P2P networks have their limitations, and in the context of a video call, the most notable limitation is call size. Let’s see what happens when more peers are added to the network.
In its simplest form, a P2P network requires that each peer connects to every other peer in the network1. Thus, in a P2P video call with 20 peers, each peer must send its video data in 19 different directions, and must process 19 separate incoming video streams from other peers! Larger call sizes quickly become untenable in terms of the bandwidth requirement placed on individual peers; a P2P video call may be able to support around 6 participants before performance is degraded.
Benefits of Client-Server for Video Calling
Greater call size: Connections between peers are handled by a central server, which is within a developer’s control. This means the developer can scale the hardware of the server, or potentially scale to multiple servers to handle increased call sizes.
Real time processing: For example, the ability to record a call, apply closed captions, facial recognition, even use an AI note taker.
A client-server model would be a more effective choice for a developer who needs to support call sizes of more than a few people or needs additional features like the ability to record calls. This topology could make sense for a developer who wants to implement video conferencing for online classes, support large business meetings, or record video calls that can be reviewed later for training purposes.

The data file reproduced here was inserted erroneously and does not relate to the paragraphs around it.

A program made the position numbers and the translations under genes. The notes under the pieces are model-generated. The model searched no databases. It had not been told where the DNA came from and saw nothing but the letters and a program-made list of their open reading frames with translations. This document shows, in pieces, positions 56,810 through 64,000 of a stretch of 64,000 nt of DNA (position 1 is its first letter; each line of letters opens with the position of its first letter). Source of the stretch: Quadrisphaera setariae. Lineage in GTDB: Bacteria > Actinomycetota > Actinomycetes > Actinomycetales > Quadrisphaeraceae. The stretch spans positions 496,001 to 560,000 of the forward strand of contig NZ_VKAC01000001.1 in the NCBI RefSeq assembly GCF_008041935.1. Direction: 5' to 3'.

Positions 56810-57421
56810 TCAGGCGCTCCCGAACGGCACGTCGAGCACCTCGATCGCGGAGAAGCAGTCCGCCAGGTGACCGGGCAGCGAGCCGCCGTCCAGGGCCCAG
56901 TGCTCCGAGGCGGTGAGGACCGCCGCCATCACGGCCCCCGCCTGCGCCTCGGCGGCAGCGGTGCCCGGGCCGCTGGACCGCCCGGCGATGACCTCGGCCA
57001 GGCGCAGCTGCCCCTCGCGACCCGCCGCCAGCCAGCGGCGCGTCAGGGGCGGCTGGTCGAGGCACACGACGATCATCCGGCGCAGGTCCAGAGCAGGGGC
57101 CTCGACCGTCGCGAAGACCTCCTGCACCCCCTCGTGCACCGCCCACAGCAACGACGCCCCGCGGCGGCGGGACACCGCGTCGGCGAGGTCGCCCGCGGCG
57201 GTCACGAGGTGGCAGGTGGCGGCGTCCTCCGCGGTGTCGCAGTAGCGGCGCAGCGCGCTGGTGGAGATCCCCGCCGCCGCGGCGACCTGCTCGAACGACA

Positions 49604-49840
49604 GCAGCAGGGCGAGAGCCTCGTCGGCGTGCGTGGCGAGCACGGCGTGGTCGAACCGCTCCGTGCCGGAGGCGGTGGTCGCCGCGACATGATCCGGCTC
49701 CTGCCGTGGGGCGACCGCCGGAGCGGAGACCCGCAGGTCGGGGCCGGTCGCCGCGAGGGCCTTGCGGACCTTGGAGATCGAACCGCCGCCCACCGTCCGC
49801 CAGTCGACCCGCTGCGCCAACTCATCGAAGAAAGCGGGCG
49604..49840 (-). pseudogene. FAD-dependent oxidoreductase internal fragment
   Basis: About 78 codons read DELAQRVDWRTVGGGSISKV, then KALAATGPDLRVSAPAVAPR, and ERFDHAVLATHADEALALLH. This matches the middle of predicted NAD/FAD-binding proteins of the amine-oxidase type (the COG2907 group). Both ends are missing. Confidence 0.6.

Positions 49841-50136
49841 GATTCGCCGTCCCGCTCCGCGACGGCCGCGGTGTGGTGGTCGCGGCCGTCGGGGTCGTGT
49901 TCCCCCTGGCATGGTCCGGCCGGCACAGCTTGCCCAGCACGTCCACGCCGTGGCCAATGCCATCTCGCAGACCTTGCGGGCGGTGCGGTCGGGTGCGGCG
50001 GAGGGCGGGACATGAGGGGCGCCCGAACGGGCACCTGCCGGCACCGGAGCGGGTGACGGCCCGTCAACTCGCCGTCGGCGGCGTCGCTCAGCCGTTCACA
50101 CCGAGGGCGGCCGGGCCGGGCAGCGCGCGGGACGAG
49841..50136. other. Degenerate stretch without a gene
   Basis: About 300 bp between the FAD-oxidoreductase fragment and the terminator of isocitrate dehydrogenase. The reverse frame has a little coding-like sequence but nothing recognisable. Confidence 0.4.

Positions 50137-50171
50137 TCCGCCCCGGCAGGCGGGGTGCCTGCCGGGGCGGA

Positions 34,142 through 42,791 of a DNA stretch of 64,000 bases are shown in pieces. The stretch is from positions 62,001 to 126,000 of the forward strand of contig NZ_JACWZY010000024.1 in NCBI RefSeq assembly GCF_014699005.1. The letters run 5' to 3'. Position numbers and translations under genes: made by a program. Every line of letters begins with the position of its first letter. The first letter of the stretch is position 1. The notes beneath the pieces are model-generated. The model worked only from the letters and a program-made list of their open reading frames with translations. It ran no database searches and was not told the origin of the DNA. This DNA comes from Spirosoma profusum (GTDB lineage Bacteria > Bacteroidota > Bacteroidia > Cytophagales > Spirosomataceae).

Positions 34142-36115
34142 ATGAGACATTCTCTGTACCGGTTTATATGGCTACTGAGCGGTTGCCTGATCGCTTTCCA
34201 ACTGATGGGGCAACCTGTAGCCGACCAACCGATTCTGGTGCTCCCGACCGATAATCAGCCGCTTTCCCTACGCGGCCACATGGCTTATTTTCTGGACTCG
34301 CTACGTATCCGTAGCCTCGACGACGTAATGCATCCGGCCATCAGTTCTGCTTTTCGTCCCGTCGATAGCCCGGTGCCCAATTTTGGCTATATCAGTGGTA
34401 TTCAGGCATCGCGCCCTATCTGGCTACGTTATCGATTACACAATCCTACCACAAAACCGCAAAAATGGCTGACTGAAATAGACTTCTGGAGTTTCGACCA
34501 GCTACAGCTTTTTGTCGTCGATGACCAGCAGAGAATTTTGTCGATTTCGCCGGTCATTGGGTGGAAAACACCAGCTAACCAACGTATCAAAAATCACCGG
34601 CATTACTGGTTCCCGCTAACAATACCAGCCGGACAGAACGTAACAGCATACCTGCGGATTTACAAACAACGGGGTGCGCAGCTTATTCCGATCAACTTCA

However, for a developer working on an application where privacy is of the utmost importance, a P2P topology is a better fit. Telehealth calls and virtual legal consultations are situations where calls will often contain sensitive information, and the privacy of these calls may be protected by law. Thus, the privacy gained by removing a central server (which can process and monitor these communications) is notable. Additionally, the private nature of these calls means that call sizes will seldom be larger than a few people.
Transport Protocols in Context of Video Calling
For the developer who wants to add P2P video calling to their web application, what else should be considered that may affect the user experience? Latency is a key aspect that can make video calls feel responsive, and various methods of transporting media packets over the network can affect latency. Typically, media packets are transported through TCP (Transmission Control Protocol) or UDP (User Datagram Protocol).
TCP is a protocol designed to make data transmission across the network reliable. TCP is considered a connection-oriented protocol because every TCP connection has three well-defined phases, including a handshake which establishes the parameters for data transmission to come. Once the handshake is completed, packets can be sequenced and delivered in order, and if a packet is lost, it is retransmitted, thus providing a guarantee of delivery and a guarantee of in-order delivery. TCP also has built-in control for network congestion avoidance by delaying packets if network congestion is detected. Both such guarantees and network congestion avoidance can increase the latency in the transmission of real-time video.